Financial Planning

Specialist oversight ignores FOFA reforms

specialist advisers FOFA

Not recognising specialist advisers ignores the intended outcomes of the FOFA reforms and shows the poor decision-making of FASEA.

The failure of the incoming professional standards and education regime to recognise specialist advisers was due to managerial issues and ran counter to the advice reforms outlined in the Future of Financial Advice (FOFA) legislation, according to an opposition minister.

Opposition financial services and superannuation spokesman Stephen Jones said the lack of recognition of specialist advisers in the Financial Adviser Standards and Ethics Authority (FASEA) education and exam framework was not the fault of the parliament or legislation, but of the implementation of the regime by the authority.

“There has been some poor managerial decisions in the administration of FASEA. It was late to get up, late to get its standards done and promulgated, and the exam process was a rolling train wreck,” Jones said during an address at the AFA (Association of Financial Advisers) Hybrid Conference 2021 today.

“These managerial issues made no difference to the philosophical position [behind the reforms] and it was just good competent management that was not brought to bear.”

He said the government was also responsible for not having proper oversight of FASEA and the “problem got well away from the government before it stood up and said there may be a problem”.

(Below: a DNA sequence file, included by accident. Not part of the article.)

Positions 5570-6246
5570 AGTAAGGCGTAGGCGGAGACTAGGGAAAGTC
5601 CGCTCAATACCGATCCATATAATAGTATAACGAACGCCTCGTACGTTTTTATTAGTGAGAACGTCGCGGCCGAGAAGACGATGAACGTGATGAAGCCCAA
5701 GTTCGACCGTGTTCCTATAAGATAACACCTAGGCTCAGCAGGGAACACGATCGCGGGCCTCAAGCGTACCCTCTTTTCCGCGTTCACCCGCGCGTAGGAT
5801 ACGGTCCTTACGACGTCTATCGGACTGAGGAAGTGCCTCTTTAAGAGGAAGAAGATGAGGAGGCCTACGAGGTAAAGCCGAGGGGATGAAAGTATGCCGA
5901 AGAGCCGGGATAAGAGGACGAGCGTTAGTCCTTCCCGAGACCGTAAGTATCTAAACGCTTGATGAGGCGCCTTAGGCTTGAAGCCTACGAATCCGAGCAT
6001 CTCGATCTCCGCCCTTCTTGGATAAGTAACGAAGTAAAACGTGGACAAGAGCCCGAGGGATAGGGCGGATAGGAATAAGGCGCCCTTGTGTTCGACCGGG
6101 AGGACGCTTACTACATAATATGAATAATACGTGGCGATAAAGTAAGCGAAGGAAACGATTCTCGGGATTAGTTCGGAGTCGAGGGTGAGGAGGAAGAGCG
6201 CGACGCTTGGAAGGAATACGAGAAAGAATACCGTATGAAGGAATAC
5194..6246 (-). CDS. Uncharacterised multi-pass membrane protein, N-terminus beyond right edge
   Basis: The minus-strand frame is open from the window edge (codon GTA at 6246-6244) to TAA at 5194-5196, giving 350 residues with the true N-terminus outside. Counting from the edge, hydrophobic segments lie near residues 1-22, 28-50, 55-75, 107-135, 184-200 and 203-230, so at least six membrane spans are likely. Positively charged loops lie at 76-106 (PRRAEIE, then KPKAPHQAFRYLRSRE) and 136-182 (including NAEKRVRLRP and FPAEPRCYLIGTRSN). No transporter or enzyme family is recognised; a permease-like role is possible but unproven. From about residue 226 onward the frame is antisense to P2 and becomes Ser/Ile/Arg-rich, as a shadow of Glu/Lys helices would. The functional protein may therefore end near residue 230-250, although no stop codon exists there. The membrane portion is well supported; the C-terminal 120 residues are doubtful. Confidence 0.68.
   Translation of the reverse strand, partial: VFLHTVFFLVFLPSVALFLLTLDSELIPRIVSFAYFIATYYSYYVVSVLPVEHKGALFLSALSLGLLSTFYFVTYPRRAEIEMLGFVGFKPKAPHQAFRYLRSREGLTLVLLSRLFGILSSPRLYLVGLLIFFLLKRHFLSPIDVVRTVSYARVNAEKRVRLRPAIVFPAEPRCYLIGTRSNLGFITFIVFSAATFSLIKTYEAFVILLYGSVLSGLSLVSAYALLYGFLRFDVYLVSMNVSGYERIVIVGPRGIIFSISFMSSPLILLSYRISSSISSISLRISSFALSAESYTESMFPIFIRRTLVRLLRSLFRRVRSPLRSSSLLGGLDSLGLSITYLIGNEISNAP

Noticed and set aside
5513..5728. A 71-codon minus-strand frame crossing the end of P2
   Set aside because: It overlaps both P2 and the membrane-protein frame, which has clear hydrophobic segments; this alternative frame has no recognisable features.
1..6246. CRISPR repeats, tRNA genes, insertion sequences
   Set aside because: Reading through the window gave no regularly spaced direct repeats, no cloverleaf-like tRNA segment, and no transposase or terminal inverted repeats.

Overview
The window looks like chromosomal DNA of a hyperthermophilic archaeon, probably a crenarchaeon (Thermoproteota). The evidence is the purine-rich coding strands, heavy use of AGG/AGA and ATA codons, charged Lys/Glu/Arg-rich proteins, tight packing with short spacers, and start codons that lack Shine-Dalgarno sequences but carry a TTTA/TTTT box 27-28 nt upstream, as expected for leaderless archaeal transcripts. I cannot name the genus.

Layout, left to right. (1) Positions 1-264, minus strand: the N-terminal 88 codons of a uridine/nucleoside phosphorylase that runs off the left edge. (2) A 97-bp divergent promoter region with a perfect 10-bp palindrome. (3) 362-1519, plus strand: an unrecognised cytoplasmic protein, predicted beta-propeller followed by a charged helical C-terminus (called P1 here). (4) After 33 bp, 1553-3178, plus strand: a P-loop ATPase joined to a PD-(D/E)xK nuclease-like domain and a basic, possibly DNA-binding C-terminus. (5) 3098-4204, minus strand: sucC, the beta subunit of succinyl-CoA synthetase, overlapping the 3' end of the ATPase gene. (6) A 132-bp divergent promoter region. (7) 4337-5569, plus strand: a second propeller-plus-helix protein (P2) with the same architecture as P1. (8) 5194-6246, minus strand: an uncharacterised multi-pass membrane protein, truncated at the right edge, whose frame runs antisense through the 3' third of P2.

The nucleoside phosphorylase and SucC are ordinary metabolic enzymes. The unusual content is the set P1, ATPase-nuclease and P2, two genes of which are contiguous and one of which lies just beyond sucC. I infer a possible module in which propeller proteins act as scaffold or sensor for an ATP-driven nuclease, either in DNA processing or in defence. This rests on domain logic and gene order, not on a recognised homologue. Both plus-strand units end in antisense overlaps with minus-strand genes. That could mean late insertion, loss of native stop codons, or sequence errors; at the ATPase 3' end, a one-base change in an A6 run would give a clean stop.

“There was a failure of ministerial oversight and by government and a good board of governance should have picked up the issues coming from industry,” he said.

“They did not have to agree with all those issues, but trying to ram everyone through a very small funnel of financial advice without looking at other aspects of the profession was a mistake.”

The FOFA reforms, which provided the basis for the FASEA regime, recognised specialist advisers as well as the need for industry-wide standards, he said.

“The philosophy behind the FOFA reforms was to recognise there was a broad profession of advisers and within that there were specialists, and there should be a base of knowledge that everyone is required to have made up of ethical principles that should apply to everyone,” he said.

“On top of that base is specialisations and professional qualifications and the exam should reflect that specialisation.

“We don’t need life insurance advisers to know the mechanics of stockbroking and the share market and in the same way stockbrokers don’t need to know how to provide life insurance advice.”

Earlier this year, Jones was critical of the government’s move to fold the tasks of FASEA into ASIC and Treasury, stating it had done so because it had lost control of the authority and the shift was an admission it had mishandled the situation.

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